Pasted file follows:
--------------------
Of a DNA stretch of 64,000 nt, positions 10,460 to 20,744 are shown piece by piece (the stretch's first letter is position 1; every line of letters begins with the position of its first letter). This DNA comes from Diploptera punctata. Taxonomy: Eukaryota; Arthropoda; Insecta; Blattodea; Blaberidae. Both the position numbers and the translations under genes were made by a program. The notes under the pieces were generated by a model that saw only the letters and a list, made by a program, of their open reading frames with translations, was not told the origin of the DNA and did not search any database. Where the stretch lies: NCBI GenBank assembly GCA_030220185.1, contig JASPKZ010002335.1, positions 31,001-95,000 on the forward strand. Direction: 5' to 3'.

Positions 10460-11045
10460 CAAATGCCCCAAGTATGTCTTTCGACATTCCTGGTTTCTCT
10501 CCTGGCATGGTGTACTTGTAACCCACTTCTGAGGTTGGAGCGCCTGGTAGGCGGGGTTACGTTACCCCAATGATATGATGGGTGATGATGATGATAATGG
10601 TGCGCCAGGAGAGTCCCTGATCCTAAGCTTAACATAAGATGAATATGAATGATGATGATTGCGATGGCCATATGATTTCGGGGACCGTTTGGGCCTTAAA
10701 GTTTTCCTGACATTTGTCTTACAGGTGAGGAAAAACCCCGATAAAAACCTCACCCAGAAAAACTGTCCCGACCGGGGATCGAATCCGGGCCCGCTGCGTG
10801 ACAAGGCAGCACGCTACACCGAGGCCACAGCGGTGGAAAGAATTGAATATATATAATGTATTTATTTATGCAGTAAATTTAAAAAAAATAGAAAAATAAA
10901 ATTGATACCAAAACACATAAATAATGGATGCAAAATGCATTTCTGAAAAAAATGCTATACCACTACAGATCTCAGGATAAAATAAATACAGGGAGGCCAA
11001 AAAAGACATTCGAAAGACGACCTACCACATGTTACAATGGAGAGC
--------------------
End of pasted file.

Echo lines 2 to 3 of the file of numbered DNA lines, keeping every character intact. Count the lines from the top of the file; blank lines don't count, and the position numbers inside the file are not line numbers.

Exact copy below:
Positions 10460-11045
10460 CAAATGCCCCAAGTATGTCTTTCGACATTCCTGGTTTCTCT